An Appetite Reducing Food that Benefits Your Health
A study from Pennington Biomedical Center in Louisiana shows that eating eggs for breakfast can be a potent way to feel more satisfied during the day.
Researchers divided women into two groups. One group ate eggs for breakfast- along with a little toast and jam- the other ate a bagel with cream cheese and yogurt. The calorie count for the two breakfasts was the same. The researchers then meticulously recorded what the subjects ate for the rest of the day. The subjects also completed questionnaires which were designed to measure how satisfied they were.
The results were stunning. The women eating the eggs for breakfast felt more satisfied during the day and spontaneously ate significantly less food at their next meal. “During the pre-lunch period, participants had greater feelings of satiety after the egg breakfast, and consumed significantly less energy (calories) during lunch”, said lead researcher Dr. Jillon Vander Wal. And the appetite suppressing effect did not end with lunch. Overall, during the next 36 hours, the women who ate eggs for breakfast spontaneously reduced their calorie intake by 15%. And every one of them reported that their cravings for other types of food had diminished.
These results should not be too surprising to those following the principles of the Atkins Approach. Each egg contains about 6 grams of protein, which not only helps stabilize blood sugar (reducing one of the causes for cravings) but also produces greater satiety (feelings of fullness) than a typical breakfast of highly processed carbohydrates.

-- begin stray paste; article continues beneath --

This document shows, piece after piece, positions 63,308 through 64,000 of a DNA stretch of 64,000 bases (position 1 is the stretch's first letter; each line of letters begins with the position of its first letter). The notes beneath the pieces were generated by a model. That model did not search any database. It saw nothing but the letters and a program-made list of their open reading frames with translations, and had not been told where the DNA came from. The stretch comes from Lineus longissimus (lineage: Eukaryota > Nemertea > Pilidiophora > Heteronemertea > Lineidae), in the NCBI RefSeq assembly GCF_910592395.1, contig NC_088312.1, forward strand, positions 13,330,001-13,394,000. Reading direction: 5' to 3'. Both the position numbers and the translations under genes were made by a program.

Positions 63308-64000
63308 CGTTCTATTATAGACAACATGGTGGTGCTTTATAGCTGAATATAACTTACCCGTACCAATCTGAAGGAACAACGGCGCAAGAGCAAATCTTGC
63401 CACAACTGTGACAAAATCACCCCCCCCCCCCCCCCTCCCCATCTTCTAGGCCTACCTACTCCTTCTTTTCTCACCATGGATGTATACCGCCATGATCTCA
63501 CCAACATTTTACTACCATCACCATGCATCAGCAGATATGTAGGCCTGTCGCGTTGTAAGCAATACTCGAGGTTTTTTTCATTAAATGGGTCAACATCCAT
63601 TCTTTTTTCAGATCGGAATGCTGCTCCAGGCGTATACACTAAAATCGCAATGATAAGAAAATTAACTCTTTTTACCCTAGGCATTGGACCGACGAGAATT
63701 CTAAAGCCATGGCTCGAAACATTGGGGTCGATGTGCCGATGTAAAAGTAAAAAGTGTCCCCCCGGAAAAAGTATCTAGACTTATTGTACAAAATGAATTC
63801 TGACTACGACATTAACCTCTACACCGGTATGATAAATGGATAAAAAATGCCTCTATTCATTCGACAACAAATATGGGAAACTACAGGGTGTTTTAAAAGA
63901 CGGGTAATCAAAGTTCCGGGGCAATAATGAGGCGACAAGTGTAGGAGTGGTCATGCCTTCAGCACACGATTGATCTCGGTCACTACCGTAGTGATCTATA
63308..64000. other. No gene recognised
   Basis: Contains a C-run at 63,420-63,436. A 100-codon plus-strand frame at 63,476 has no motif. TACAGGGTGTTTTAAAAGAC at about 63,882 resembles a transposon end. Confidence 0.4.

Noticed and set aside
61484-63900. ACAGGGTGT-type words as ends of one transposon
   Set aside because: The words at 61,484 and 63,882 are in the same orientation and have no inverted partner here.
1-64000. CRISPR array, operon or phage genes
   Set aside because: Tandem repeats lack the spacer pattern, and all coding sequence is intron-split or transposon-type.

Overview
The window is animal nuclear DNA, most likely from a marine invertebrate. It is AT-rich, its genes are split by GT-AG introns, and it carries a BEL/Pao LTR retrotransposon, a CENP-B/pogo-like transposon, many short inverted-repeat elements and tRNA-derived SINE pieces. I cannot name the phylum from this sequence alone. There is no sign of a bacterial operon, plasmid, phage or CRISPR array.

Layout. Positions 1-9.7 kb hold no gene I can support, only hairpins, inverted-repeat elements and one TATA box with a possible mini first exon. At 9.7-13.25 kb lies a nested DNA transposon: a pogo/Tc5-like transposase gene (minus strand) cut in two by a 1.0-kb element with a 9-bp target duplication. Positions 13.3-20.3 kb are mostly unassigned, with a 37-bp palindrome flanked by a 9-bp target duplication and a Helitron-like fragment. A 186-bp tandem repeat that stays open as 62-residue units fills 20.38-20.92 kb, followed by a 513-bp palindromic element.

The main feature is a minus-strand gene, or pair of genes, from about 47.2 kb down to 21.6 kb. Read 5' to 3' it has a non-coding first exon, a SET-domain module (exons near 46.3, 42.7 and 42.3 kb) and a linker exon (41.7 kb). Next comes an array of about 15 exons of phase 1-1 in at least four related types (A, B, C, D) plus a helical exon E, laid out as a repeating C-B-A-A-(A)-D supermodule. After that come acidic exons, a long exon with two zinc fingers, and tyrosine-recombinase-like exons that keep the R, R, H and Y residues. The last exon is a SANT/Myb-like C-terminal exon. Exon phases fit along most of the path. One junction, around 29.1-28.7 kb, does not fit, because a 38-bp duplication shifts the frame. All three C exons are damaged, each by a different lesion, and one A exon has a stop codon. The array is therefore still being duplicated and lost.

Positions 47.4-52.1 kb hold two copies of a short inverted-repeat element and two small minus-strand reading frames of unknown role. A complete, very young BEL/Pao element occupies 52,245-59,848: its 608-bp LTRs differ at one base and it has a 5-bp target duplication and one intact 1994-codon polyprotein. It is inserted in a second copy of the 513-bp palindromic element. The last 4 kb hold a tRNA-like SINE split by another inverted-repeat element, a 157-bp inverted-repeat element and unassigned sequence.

Egg yolks are one of the most significant sources of lutein and xenazanthin, two superstar nutrients that have been shown to have a major impact on eye health so be sure to have the whole egg not just the whites. In fact, research reported in the Journal of Nutrition suggested that lutein from eggs is more readily absorbed into the bloodstream than lutein from other sources because of components in the egg's yolk, such as lecithin. Low lutein intake is implicated as a risk factor in age-related macular degeneration, the leading cause of vision loss among older Americans.
Another benefit of eggs is that they contain choline, an important nutrient that converts into acetylcholine. Acetylcholine is necessary for proper brain function and memory. And choline has recently been shown to be helpful in lowering levels of harmful homocysteine, a risk factor for inflammation and heart disease.
Finally, whole eggs contain only about 4.5 grams of fat, and almost half of that is the heart healthy monounsaturated variety, the same kind found in olive oil. Some eggs from free-range chickens are also high in omega-3 fats, the same kind found in fish and flax. And the cholesterol in eggs has long been shown to have an insignificant effect on blood cholesterol.
Can you imagine the demand for a drug without side effects that provided natural appetite suppression, stable blood sugar, protein, good fat, and nutrients that support eye and brain health? You can get all of that at your local grocery: look no further than the perfect egg.